Artist Statement

Artist Statement

Katherine Chilcote


I am interested in the ability of public art to transform places that are falling apart into functional and sacred spaces again, allowing art to be a form of revitalization to the neighborhood and the people.   A good painting aims to awaken the human spirit. Painting does this by finding form that can embody its intended meaning, while also awakening a collective meaning beyond a painted form.  I care for this transference, because I see paintings as continuous from one painted form or notion to another.  If form in painting is successful it stays in the space, and continues out side of the space in the minds of its viewers and in its impact on its surroundings.


I have aims and aspirations that have been passed to me by artistic ancestors, and ones that are outside of the world of painting and cross into the social activism, spiritual, and political conceptual end of  painting.  Harmony between form and content must be expressed technically and conceptually, as a philosophy in a work of art is considered.

When I see my work creating stillness in others, or creating a great amount of motions in its environment, then I know it is a successful work, and I can begin another new work.

I find objectivity in painting to be a capitalistic venture, which strikes against gifts being spiritually profound occurrences. Ownership of ideas or forms I find to be that of excellent craft, but not to be art.  Art in itself has open beginnings and endings where it can be continued, destroyed, recreated, entered or left.  A spotlight on an artist or object is a juvenile behavior. I’m interested in the creation of light or radiance out of a form, which results in a magnification.


In the setting of higher education my craft crosses disciplines as I reside in the fields of socially engaged practice, formalist figurative painting, urban design and architecture. My passion and interests in collective space making breaks down the concepts of individualism.  Embracing continuation of a strand of ideas in one piece to the next is essential. Many of my murals in the past six years have led into one another. Forms such as the frames of houses, architectural structures as paintings within the paintings, and a focus on the tranquil resting places  resides in my work.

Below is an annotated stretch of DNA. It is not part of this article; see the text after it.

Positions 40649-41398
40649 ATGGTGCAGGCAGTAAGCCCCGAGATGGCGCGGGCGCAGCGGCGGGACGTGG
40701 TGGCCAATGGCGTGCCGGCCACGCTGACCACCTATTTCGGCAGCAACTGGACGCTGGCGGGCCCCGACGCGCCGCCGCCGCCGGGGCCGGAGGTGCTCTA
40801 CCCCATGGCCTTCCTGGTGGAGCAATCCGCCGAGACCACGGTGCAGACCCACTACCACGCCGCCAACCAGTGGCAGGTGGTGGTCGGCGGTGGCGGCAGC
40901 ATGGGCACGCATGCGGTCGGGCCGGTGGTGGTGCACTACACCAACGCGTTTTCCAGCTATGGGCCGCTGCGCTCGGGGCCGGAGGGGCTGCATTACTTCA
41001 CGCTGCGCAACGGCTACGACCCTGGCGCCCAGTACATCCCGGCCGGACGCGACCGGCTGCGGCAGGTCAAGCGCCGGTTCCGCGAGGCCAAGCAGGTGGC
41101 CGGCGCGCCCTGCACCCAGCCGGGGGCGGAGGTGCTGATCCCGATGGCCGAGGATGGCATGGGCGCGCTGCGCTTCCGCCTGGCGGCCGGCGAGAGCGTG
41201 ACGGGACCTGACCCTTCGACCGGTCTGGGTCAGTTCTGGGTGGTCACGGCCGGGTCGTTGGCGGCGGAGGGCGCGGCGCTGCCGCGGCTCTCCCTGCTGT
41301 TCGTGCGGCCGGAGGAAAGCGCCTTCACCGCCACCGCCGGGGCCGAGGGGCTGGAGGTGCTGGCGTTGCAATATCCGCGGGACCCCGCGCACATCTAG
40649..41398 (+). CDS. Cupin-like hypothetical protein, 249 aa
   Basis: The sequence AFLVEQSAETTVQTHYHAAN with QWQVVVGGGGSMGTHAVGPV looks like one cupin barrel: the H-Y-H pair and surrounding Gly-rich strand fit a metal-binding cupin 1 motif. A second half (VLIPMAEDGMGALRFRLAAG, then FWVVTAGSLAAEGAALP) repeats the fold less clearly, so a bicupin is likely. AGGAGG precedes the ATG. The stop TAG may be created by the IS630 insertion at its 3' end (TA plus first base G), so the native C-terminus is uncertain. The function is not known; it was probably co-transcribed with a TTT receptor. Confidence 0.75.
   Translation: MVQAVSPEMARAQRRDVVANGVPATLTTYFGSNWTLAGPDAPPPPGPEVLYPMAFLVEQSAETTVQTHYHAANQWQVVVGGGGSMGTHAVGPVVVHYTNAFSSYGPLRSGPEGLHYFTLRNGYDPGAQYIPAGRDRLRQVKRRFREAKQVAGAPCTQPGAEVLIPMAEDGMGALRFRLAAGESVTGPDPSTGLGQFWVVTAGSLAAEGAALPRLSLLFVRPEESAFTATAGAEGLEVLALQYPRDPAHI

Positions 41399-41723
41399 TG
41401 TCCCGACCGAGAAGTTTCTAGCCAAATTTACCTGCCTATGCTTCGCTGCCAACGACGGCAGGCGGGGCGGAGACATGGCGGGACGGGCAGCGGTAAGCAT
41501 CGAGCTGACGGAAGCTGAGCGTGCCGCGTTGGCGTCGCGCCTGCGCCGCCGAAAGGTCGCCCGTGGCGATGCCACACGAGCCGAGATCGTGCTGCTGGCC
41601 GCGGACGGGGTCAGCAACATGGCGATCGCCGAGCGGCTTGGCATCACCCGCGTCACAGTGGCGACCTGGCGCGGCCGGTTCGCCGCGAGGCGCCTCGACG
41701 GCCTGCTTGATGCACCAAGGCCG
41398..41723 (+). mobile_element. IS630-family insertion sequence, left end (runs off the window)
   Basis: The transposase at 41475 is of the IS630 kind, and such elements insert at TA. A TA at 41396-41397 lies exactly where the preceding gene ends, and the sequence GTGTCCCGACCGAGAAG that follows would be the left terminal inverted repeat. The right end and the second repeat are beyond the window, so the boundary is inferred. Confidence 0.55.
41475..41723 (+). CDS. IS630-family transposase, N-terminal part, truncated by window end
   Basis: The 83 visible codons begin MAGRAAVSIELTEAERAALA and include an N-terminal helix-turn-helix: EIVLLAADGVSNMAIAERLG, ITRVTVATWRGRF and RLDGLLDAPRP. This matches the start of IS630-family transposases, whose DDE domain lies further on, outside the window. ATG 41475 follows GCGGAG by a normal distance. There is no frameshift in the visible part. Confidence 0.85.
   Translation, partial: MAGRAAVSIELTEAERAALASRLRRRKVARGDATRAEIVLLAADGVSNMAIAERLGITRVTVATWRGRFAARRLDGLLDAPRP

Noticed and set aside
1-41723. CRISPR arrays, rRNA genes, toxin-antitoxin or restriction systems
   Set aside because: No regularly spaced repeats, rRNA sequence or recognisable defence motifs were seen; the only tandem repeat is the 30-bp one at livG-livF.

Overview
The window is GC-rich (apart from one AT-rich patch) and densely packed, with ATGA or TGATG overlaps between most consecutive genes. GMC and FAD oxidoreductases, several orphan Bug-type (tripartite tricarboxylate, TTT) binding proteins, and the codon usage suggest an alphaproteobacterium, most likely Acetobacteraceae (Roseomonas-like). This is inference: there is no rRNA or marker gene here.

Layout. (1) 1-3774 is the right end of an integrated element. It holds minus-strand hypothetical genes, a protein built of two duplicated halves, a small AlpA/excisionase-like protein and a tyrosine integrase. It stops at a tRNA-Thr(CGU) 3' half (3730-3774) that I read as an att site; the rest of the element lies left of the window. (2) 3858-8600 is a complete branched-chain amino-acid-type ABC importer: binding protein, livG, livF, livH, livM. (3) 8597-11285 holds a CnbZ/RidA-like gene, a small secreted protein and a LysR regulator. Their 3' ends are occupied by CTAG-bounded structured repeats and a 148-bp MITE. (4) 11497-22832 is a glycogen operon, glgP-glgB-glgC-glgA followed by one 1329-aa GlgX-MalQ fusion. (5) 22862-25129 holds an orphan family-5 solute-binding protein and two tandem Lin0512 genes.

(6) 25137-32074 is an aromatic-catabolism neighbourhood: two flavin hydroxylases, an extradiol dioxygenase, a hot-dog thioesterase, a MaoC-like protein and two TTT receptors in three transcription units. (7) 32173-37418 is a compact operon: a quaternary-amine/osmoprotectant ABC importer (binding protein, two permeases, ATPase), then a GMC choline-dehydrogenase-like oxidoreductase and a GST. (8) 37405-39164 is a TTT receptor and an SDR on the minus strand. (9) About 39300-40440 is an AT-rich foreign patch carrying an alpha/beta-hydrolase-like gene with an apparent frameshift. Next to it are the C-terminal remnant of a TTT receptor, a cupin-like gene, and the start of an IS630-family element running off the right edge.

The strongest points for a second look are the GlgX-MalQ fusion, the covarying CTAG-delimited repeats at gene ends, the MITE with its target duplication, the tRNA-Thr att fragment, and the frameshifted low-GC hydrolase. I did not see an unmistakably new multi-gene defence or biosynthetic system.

My focus on murals that address issues such as housing reform, labor rights, and human rights are pieces that have a social context and a global mobilization of ideas.   The fields of public and private painting/mural making are separated most severely by economic divides, and my work has straddled both fields.

In collaborative mural work, I have used charrette practices commonly used in integrated design and urban planning. I find context for my work by building consensus in a neighborhood for the greater purpose of the integration of the public art, thus building a foundation for one site specific work to lead into the other. I’ve linked murals to each other on the west side of Cleveland based upon the original watershed of the neighborhood. My works there address the modification of necessary natural resources, as they relate the poverty of a neighborhood.  My works in Seattle have been focused on labor rights, and human rights, harboring back to the traditions of mural works displaying the core values of a society.